Edo Five Routes

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The Gokaidō

The Five Routes (五街道 Gokaidō?), sometimes translated as "Five Highways", were the five centrally-administered routes, or kaidō, that connected the capital of Japan at Edo (now Tokyo) with the outer provinces during the Edo period (1603 – 1868).[1] The most important of the routes was the Tōkaidō, which linked Edo and Kyoto. Tokugawa Ieyasu started the construction of these five routes to increase his control over the country in 1601, but it was Tokugawa Ietsuna, the 4th shogun of the Tokugawa shogunate and Ieyasu's great-grandson, who declared them as major routes. Post stations were set up along the route for travelers to rest and buy supplies.[1] The routes thrived due to the policy of sankin-kōtai, that required the daimyo, or regional rulers, to travel in alternate years along the routes to Edo.[1]

The Five Routes[edit]

Nihonbashi's highway distance marker, marking the beginning of the five routes

Each of the routes started at Nihonbashi in Edo. From that point, each road linked the capital with other parts of the country.

Tōkaidō
The Tōkaidō had 53 stations and ran along the Pacific coast, connecting with Kyoto.[2] Once it reached Kusatsu-juku, it shared its route with the Nakasendō.
Nakasendō
The Nakasendō (also often called the Kisokaidō) had 69 stations and ran through the center of Honshū, connecting with Kyoto. The Nakasendō's Shimosuwa-shuku served as the end point for the Kōshū Kaidō. Also, the Nakasendō merged with the Tōkaidō at Kusatsu-juku.[3]
Kōshū Kaidō
The Kōshū Kaidō had 44 stations, connecting with Kai Province (Yamanashi Prefecture), before ending at the Nakasendō's Shimosuwa-shuku.[4]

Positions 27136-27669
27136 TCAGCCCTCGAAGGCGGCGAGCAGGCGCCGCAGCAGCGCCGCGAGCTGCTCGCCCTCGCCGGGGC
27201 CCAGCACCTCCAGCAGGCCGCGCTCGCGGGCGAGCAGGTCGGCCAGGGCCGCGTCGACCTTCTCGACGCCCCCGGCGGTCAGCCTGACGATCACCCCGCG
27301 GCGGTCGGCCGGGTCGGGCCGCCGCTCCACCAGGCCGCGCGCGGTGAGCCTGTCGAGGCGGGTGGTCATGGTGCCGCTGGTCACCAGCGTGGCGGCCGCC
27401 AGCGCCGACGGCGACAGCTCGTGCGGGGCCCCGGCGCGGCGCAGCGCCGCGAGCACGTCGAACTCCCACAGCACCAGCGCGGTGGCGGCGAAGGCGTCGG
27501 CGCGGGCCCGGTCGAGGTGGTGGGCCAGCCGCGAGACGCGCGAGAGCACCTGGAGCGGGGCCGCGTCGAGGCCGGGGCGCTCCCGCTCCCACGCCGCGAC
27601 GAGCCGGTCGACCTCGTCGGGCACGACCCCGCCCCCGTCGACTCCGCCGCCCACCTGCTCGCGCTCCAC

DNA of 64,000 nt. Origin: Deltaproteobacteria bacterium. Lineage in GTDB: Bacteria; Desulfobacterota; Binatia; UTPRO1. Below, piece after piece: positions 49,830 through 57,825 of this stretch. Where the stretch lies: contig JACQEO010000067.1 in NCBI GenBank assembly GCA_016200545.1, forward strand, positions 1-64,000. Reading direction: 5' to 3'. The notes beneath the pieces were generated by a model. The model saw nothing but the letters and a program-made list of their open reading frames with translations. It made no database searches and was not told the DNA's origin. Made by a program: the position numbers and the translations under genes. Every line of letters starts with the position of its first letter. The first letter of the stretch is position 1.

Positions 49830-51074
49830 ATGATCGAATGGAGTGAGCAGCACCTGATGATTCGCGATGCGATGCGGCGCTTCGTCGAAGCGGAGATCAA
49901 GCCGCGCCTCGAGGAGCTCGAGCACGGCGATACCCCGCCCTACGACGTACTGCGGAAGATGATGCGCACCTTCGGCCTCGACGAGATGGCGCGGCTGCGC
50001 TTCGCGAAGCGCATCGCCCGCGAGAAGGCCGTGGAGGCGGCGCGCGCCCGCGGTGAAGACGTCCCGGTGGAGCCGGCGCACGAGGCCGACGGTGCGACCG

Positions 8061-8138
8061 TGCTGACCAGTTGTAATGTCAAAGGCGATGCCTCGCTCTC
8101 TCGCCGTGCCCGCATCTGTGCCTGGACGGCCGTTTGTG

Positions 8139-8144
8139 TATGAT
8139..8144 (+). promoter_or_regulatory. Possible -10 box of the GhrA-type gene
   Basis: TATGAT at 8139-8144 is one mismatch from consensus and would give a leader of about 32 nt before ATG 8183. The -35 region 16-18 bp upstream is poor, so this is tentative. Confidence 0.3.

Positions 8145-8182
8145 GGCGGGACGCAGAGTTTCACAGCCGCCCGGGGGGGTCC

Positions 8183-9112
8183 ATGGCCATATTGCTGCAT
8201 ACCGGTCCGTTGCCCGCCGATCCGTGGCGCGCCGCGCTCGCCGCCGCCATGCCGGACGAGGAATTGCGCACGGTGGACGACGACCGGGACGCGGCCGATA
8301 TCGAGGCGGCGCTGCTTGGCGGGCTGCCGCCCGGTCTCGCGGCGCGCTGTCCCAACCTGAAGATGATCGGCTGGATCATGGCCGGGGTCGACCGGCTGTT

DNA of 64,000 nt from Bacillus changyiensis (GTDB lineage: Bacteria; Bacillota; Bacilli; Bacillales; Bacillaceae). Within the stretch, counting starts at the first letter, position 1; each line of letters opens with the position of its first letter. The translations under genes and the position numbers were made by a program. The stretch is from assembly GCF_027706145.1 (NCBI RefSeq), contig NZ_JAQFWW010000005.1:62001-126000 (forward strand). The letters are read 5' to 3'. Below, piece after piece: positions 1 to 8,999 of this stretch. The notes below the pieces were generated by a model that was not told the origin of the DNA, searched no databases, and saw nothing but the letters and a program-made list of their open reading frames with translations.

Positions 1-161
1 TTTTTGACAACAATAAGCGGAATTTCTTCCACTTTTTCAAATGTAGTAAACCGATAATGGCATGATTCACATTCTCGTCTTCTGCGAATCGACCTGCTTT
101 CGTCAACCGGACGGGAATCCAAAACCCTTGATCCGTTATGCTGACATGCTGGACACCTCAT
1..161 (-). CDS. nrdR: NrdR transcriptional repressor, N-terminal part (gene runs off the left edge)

Ōshū Kaidō
The Ōshū Kaidō had 27 stations, connecting with Mutsu Province (Fukushima Prefecture). There were subroutes that connected to other places of northern Japan, too.[5]
Nikkō Kaidō
The Nikkō Kaidō had 21 stations, connecting with Nikkō Tōshō-gū in modern-day Tochigi Prefecture.[6]

Other routes[edit]

The Tōkaidō in 1865
Nakasendō's Magome-juku

In addition to the five routes, there were minor routes that were either branches of or alternates to the main routes, or infrequently used routes. Some of the routes were referred to as hime kaidō, as they were alternate paths for main trade routes, but none were officially called that.

See also[edit]

References[edit]

  1. ^ a b c "Gokaidō". Encyclopedia of Japan. Tokyo: Shogakukan. 2012. OCLC 56431036. Retrieved 2012-11-10. 
  2. ^ Forbes, Andrew; Henley, David (2014). Utagawa Hiroshige's 53 Stations of the Tokaido. Chiang Mai: Cognoscenti Books. B00LM4APAI
  3. ^ WebJapan Atlas: Nakasendo. Accessed August 2, 2007.
  4. ^ Yumekaidō: Kōshū Kaidō Map (Japanese) (Translate: Google, Babelfish). Accessed September 4, 2007.
  5. ^ Yumekaidō: Ōshū Kaidō Map (Japanese) (Translate: Google, Babelfish). Accessed September 4, 2007.
  6. ^ Nikkōdō (Japanese) (Translate: Google, Babelfish)[dead link]. Accessed August 15, 2007.
  7. ^ Nagasaki Kaidō. (Japanese) Nagasaki Prefecture. Accessed March 12, 2008.